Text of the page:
In 2010, Dr. Bramlage received the American College of Veterinary Surgeons Foundation Legends Award for his development of another pioneering procedure – fetlock arthrodesis – in 1979. “The technique that made the procedure work was an outgrowth of our internal fixation investigations, where we changed the mantra from simply applying human and small animal techniques to the horse, to developing surgical techniques designed specifically for the size of and the anatomy of the horse,” he said. A fairly routine procedure today, before Dr. Bramlage’s technique, fetlock arthrodesis “was a long shot, it rarely worked.”
Today Dr. Bramlage remains committed to the health of Thoroughbreds and the sport of Thoroughbred racing. He was elected to membership in The Jockey Club in 2002 and currently serves on its governing body of stewards and its Thoroughbred Safety Committee. He serves on the board of the Grayson-Jockey Club Research Foundation, which provides funding to universities for equine research designed to support the health and safety of horses of all breeds.
In 2014, the AAEP presented its Distinguished Service Award to him and fellow orthopedic surgeon Dr. C. Wayne McIlwraith for their contributions over 23 years to the development and growth of the AAEP’s “On-Call” program, which provides veterinary expertise in support of televised horseracing broadcasts.
There’s no doubt the sport needs some refreshing, he said. But economic forces are working against it, as the value of race-tracks’ acreage is attractive to developers in growing urban areas.
At press time, Churchill Downs, the owner of Arlington International Racecourse in Arlington Heights, Illinois – which hosted its first Thoroughbred race in 1927 – was in negotiations to sell the 326-acre site to the Chicago Bears football team, who were exploring a move out of Soldier Field. That sale, if completed, would come just a year or so after the same company, Churchill Downs, sold over 115 acres of the former Calder Race Course in Miami (opened in 1971) to a real estate company; and a little more than 15 years since the company completed the sale of the Hollywood Park racetrack and surrounding acreage in Inglewood, California, to a land development firm. Hollywood Park was opened in 1938, and in its place today stands SoFi Stadium, home of the Los Angeles Rams and Los Angeles Chargers.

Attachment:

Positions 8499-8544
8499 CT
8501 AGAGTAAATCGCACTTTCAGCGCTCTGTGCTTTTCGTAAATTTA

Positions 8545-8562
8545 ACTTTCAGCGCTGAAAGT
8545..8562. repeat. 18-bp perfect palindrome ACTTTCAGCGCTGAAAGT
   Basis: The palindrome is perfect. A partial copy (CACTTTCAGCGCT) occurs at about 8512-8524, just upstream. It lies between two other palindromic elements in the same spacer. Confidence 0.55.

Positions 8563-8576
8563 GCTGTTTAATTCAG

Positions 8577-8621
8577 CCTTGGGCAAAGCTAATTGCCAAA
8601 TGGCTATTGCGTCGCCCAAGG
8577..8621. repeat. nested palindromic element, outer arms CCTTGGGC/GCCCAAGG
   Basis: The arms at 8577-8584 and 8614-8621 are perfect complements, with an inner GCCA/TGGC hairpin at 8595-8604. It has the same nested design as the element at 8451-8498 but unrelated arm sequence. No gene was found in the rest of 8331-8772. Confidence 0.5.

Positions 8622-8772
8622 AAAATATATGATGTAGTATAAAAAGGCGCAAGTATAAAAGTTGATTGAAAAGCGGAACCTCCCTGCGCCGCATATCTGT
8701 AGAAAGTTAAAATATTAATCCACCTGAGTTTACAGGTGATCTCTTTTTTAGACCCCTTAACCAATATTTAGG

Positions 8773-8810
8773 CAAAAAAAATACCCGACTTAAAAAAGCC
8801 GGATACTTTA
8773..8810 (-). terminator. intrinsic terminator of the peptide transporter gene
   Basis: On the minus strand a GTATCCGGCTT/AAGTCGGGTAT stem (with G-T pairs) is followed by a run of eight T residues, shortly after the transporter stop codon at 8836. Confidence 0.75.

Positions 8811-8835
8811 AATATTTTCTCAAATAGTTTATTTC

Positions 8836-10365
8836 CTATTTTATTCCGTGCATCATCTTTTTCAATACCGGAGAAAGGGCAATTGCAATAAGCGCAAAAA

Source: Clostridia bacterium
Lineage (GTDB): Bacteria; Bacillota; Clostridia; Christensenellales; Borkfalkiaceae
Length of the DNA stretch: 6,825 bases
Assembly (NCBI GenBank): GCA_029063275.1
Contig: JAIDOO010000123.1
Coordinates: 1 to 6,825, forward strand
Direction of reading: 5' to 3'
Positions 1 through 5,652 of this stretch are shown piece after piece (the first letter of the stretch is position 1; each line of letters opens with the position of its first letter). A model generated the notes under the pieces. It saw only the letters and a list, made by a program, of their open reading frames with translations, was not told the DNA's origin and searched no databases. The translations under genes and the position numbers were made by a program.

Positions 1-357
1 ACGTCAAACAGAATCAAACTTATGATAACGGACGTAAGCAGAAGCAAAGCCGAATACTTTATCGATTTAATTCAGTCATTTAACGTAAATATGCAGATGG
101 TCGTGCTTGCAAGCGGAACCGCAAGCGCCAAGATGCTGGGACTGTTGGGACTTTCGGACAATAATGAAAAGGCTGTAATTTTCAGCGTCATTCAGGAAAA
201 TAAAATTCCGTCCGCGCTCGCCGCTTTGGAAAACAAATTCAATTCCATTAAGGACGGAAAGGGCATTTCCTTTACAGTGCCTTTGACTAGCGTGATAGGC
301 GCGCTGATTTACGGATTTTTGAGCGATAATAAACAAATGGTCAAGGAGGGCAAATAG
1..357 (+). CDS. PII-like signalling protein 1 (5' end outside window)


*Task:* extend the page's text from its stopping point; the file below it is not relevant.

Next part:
“Arlington Park was one of the truly great venues in racing and sports, but political struggles and parochial profit-taking prevented it from becoming what it could and should have become,” he said.
Racing has survived two world wars and several depressions, and it will continue to thrive in years to come … with some changes.
“U.S racing is in the process of remaking itself from its rural roots to the intellectual wagering platform that it has become in the urban areas of Japan and Hong Kong. In those countries, racing has transformed into a mental game of handicapping. Hong Kong is the single largest racing venue in the world.
“Sports betting of all kinds is growing, but racing has not grown with it. Still, the handle [the amount of money bet on horses] in the U.S. goes up every year, even as the number of racing venues is declining.
“I am a member of the Jockey Club Board of Stewards,” he said. “The Jockey Club is the prime advocate for the sport and is working diligently to revise the U.S. approach to racing, which is controlled state to state, to a more nationwide perspective, which will greatly improve regulation and promotion of the sport.” Dr. Bramlage hopes to be part of that continuing effort.